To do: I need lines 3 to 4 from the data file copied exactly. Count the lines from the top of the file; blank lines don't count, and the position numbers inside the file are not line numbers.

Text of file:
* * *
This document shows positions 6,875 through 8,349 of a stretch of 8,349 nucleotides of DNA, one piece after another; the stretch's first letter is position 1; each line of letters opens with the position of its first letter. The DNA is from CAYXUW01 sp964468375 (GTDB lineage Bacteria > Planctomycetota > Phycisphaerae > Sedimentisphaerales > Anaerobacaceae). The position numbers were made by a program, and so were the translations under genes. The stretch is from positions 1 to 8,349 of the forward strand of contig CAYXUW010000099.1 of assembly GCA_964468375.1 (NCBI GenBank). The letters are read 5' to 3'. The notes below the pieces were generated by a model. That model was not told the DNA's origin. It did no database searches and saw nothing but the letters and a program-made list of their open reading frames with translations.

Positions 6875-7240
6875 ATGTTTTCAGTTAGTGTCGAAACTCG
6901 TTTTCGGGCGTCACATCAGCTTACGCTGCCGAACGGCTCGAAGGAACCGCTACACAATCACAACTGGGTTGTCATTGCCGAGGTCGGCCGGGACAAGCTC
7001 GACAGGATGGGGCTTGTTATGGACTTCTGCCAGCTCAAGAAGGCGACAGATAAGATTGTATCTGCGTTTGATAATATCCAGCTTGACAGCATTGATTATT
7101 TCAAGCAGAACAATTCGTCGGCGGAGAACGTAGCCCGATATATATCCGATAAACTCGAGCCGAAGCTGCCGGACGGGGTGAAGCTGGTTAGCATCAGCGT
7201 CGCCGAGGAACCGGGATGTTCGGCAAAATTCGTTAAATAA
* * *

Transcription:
6875 ATGTTTTCAGTTAGTGTCGAAACTCG
6901 TTTTCGGGCGTCACATCAGCTTACGCTGCCGAACGGCTCGAAGGAACCGCTACACAATCACAACTGGGTTGTCATTGCCGAGGTCGGCCGGGACAAGCTC